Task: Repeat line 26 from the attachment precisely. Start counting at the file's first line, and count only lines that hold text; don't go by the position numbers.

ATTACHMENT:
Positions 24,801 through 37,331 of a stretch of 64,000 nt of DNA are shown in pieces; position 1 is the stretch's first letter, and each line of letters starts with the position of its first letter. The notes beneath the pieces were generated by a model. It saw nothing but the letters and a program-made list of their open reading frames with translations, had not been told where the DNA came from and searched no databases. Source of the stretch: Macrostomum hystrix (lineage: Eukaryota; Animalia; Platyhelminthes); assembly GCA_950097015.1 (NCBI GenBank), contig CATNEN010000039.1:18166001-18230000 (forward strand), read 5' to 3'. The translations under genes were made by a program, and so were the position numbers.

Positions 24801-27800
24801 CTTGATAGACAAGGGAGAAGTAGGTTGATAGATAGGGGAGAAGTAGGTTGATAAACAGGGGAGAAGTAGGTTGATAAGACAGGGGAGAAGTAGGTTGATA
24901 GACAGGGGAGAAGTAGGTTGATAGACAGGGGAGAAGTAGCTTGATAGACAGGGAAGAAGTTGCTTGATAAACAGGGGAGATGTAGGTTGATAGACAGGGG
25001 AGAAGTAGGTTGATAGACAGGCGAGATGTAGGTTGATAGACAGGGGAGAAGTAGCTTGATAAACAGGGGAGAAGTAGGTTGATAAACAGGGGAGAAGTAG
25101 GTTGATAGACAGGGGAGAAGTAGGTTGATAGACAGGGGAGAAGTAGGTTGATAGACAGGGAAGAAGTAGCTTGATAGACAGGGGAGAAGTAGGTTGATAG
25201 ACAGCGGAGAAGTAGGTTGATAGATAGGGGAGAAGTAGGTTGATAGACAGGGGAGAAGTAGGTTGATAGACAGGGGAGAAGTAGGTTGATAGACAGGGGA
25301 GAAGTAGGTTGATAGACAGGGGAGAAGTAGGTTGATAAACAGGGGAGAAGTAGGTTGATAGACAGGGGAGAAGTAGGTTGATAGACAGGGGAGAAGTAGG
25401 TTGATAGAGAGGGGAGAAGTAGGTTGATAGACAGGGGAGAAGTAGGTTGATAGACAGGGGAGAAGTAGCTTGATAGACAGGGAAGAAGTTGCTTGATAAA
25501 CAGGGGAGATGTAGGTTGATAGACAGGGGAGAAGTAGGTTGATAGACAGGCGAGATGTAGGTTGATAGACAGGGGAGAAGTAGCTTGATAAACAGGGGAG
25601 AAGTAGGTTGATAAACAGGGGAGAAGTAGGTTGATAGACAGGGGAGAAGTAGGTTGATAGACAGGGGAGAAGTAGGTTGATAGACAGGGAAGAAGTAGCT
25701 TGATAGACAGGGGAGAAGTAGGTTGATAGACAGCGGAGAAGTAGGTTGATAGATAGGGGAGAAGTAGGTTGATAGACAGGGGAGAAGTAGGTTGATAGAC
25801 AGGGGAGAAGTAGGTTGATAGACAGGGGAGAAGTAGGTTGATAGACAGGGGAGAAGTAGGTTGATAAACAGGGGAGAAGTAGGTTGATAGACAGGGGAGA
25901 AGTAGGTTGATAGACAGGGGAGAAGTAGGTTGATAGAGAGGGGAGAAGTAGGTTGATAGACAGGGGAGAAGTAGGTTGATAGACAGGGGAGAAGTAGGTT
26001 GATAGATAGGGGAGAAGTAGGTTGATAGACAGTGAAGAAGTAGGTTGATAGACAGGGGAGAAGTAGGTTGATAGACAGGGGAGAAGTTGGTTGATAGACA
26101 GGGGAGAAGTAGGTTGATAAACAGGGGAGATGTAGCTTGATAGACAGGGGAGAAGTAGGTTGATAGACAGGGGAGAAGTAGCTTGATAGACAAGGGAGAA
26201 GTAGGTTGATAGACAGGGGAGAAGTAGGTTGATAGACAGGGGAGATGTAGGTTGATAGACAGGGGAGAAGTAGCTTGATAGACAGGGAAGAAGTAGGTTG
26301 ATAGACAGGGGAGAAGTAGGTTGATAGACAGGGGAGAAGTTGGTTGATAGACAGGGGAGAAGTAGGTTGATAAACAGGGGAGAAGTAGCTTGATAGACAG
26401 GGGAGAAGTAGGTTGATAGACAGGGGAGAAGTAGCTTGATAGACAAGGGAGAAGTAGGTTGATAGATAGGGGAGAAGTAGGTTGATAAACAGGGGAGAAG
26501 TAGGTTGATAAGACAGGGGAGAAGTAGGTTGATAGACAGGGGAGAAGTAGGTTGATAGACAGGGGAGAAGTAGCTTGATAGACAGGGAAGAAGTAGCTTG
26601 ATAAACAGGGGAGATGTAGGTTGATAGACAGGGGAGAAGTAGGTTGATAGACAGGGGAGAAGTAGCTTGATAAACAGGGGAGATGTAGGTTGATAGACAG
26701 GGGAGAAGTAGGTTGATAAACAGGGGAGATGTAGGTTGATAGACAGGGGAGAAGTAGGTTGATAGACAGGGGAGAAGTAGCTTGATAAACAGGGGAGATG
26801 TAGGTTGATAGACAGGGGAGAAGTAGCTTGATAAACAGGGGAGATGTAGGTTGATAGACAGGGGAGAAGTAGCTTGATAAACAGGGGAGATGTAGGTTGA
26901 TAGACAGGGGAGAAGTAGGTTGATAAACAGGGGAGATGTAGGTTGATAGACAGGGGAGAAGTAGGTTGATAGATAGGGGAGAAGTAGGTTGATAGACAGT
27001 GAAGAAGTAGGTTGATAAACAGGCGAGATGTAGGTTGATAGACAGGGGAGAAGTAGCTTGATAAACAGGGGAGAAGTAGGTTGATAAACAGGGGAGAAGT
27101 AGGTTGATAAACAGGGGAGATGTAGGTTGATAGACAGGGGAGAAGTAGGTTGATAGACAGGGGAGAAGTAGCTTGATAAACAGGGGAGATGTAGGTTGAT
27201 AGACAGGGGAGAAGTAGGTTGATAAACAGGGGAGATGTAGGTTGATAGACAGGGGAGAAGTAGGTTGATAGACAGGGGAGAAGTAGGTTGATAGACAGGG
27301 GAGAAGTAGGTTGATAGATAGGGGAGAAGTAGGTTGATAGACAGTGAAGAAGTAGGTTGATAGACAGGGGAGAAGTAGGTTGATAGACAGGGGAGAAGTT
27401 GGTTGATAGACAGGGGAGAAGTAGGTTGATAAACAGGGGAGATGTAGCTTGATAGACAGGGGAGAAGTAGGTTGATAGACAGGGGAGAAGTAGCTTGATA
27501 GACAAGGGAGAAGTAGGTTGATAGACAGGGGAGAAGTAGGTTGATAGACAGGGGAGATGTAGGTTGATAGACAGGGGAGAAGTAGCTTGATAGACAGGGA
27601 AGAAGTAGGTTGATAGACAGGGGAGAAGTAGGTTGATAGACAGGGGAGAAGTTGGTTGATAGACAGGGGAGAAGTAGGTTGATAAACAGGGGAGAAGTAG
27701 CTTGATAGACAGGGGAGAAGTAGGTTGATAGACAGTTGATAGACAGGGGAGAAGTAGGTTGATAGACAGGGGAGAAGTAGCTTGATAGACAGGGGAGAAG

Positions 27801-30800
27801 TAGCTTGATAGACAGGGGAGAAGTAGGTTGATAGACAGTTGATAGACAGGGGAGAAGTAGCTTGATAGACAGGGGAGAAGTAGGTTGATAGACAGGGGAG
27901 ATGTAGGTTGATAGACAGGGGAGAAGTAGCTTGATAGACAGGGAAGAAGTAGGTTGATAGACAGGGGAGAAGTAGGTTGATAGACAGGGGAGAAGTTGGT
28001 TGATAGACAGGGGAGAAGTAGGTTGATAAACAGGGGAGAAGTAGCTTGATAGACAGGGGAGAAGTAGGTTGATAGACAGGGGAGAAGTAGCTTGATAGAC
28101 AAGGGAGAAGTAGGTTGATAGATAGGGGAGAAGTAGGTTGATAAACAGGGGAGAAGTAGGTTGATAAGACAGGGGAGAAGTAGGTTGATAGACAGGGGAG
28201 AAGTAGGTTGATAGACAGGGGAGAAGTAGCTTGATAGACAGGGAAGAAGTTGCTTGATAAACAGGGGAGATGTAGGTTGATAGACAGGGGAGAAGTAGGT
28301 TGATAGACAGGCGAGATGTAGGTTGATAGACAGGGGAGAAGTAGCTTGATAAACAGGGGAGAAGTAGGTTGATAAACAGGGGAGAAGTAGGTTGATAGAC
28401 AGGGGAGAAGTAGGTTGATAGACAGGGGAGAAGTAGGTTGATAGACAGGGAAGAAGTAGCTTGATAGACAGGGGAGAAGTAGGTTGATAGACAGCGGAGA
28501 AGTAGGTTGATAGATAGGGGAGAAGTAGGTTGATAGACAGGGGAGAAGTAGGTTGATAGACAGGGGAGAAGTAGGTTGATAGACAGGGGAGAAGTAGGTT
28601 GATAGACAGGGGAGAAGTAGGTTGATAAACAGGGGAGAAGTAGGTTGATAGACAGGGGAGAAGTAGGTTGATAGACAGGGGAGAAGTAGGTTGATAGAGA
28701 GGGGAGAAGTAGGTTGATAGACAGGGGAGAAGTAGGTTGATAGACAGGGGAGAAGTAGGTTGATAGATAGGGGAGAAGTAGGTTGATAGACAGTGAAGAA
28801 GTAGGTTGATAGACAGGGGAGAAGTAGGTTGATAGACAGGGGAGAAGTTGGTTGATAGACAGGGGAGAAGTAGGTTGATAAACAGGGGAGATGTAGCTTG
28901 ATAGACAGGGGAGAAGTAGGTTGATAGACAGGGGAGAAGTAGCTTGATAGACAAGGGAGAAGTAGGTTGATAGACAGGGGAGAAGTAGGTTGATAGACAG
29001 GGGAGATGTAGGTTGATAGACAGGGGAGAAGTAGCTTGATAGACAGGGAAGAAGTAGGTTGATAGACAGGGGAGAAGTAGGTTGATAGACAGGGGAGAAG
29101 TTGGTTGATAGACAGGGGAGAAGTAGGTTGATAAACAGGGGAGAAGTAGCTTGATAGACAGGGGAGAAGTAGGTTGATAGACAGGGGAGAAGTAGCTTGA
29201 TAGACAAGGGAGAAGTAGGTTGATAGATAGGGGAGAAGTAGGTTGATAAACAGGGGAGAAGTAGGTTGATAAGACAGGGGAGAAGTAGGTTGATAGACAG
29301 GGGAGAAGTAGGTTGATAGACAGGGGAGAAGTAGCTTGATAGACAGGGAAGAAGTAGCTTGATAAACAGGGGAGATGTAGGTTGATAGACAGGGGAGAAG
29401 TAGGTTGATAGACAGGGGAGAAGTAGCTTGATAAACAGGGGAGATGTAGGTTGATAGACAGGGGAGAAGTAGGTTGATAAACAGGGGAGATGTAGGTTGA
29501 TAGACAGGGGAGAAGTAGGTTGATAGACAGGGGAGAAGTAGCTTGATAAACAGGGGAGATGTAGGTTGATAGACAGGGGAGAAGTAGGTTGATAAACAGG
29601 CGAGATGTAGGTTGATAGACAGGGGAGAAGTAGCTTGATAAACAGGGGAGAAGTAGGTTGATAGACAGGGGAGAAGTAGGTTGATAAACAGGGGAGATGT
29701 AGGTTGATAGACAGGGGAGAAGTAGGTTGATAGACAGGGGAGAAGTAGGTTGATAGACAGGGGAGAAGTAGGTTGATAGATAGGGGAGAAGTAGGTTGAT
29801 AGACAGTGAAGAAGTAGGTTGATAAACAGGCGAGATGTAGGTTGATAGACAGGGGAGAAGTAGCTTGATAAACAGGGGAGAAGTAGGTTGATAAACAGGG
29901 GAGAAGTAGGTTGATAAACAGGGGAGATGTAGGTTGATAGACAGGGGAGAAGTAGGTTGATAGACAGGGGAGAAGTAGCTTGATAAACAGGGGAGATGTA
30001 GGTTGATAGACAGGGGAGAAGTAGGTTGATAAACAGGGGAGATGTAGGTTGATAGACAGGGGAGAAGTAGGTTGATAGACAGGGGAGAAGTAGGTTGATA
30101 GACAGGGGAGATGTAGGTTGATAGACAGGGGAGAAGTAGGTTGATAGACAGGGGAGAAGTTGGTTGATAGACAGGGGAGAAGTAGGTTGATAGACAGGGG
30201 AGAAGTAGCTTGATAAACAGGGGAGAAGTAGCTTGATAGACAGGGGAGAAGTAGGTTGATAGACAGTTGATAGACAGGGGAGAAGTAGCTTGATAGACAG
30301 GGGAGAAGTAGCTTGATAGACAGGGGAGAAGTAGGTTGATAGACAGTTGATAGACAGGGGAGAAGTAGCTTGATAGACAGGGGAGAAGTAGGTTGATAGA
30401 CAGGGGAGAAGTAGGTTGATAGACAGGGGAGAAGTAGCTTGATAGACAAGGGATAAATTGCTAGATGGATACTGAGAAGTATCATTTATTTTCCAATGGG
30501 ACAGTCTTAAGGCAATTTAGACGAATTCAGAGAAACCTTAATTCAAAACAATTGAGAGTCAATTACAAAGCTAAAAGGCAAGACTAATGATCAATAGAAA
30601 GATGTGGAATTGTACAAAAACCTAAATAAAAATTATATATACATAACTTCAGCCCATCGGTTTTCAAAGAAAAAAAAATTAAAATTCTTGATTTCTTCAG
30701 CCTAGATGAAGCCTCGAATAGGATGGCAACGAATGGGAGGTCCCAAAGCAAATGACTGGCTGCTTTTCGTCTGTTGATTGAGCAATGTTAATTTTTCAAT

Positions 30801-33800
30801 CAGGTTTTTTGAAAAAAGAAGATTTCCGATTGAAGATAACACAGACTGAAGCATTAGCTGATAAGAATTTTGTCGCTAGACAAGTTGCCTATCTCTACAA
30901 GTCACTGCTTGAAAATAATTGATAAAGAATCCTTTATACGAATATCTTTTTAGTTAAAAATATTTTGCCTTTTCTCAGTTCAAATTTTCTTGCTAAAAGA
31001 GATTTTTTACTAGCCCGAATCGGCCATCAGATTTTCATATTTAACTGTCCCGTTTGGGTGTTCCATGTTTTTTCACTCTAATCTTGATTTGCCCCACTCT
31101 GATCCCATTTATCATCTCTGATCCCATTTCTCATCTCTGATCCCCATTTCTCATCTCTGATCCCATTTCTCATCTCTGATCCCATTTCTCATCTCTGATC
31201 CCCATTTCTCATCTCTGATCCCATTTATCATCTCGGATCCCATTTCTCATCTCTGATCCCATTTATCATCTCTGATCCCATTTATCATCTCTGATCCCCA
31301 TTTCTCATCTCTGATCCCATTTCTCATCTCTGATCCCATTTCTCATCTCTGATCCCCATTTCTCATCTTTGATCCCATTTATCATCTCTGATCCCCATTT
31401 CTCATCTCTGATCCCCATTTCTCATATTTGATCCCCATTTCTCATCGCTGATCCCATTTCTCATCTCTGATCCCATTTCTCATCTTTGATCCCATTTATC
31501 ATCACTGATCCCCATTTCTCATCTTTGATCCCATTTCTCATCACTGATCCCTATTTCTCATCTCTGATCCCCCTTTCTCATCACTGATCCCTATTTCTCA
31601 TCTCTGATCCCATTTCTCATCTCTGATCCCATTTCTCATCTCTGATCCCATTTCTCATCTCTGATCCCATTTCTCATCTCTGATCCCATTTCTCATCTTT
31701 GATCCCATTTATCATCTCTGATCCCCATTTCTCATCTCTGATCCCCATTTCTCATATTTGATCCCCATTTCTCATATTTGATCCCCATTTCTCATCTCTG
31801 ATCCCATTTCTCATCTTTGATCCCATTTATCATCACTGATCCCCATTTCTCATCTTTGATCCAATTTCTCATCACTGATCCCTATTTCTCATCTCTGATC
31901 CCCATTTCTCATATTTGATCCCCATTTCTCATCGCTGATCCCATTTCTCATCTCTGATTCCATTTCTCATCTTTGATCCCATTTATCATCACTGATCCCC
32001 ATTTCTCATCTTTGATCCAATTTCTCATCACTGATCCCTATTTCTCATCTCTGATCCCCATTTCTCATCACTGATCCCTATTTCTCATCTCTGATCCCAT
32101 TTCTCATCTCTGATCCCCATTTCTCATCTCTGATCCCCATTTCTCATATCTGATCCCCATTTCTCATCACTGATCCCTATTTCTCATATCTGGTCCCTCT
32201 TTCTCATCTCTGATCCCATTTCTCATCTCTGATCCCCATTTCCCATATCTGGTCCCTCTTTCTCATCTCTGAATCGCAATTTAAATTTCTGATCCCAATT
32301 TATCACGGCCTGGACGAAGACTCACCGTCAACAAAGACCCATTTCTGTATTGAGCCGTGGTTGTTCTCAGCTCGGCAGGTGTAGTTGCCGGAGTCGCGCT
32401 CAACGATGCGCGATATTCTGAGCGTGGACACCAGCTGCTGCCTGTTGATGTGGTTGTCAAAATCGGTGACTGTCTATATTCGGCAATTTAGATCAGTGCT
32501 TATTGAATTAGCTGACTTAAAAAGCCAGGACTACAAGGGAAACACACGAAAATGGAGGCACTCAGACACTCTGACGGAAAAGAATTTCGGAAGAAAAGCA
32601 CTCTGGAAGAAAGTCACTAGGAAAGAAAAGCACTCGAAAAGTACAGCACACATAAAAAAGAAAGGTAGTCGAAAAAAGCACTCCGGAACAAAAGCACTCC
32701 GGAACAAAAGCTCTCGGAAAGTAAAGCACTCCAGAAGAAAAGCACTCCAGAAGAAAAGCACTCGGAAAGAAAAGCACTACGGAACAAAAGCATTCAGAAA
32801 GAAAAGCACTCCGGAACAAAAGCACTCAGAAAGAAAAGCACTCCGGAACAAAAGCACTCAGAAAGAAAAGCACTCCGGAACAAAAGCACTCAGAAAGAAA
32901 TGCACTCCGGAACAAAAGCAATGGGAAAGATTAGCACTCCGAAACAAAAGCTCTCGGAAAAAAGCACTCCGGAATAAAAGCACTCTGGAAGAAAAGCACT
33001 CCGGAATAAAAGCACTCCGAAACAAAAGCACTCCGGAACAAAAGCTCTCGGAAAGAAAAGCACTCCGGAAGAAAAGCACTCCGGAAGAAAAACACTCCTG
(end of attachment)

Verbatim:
27101 AGGTTGATAAACAGGGGAGATGTAGGTTGATAGACAGGGGAGAAGTAGGTTGATAGACAGGGGAGAAGTAGCTTGATAAACAGGGGAGATGTAGGTTGAT